C71.00425. Charge Carrier Transport in Cuprous Oxide: A Puzzle

Presented by: Garima Aggarwal


Abstract

Deciphering the carrier transport mechanism in Cu2O has been elusive, as none of the classical scattering mechanisms seems to be operative. Towards this, we study electrical properties of Cu2O, wherein samples are prepared via thermal oxidation (TO), pulsed laser deposition (PLD), and electrodeposition. These methods provide a large range of grain sizes (100nm to 5mm), type of grain boundaries (high & low angle), and intrinsic defect concentration (1013 to 1018 cm−3). T dependent Hall measurement is used to study carrier concentration and hole mobility. We observe the presence of two acceptor levels; a normal and a split Cu vacancy for the first time experimentally. The mobility vs. T data exhibits a maximum at 200 K for polycrystalline samples, while, monotonically decreases for single crystal and textured PLD thin film in the entire T range of study (80 – 300 K). Grain boundary (GB) scattering mechanism explains the dependence of transport at T < 200 K for samples with high angle GB. We find that trap mediated scattering is dominant for single crystal and poly-crystal at T > 200 K. This suggests that instead of increasing grain size or doping, the neutralization of trap centres is the only possible way to increase the mobility and thereby, performance of Cu2O based devices.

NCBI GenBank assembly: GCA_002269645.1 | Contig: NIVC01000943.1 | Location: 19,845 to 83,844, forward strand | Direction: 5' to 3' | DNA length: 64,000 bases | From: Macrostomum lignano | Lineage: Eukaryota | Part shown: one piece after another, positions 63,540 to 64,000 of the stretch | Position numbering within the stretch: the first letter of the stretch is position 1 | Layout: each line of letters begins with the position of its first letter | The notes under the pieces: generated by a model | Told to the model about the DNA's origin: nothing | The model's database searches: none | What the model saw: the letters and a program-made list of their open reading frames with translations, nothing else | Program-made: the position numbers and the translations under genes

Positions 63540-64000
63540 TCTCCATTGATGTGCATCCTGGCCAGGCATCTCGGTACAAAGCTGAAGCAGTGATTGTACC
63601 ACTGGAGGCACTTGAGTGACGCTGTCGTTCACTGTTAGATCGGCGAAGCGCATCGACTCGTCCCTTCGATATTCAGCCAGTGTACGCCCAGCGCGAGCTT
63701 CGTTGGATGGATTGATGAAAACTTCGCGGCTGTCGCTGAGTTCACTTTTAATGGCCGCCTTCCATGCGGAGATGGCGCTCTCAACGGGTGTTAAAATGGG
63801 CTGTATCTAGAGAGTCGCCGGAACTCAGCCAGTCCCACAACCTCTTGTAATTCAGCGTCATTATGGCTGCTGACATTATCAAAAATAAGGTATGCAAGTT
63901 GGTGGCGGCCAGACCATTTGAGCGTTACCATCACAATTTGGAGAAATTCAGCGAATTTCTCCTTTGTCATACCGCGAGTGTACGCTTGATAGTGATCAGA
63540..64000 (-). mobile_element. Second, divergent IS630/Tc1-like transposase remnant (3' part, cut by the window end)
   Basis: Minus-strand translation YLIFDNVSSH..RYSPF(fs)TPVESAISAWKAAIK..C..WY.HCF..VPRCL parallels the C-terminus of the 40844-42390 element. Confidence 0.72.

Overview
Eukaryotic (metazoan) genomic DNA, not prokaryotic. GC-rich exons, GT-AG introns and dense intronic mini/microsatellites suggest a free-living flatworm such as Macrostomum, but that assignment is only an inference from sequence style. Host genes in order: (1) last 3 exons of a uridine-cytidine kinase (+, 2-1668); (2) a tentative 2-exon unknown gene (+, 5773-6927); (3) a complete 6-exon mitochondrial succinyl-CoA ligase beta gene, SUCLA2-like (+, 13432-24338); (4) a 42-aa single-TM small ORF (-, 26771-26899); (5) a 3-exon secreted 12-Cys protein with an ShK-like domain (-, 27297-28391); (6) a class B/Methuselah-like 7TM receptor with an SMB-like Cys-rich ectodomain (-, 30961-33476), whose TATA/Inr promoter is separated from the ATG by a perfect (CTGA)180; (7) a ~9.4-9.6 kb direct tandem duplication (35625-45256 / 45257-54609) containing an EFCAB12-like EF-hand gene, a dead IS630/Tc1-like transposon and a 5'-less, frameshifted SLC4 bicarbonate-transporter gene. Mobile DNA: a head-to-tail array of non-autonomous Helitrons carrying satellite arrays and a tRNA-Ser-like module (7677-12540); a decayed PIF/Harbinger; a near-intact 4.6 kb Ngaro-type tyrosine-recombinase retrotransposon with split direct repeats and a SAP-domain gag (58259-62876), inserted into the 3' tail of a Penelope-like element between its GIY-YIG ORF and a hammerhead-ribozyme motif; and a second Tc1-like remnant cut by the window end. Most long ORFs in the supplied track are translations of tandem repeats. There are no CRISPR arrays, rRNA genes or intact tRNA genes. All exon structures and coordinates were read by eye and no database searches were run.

Authors

  • Garima Aggarwal
  • Sandeep K. Maurya
  • K. R. Balasubramaniam


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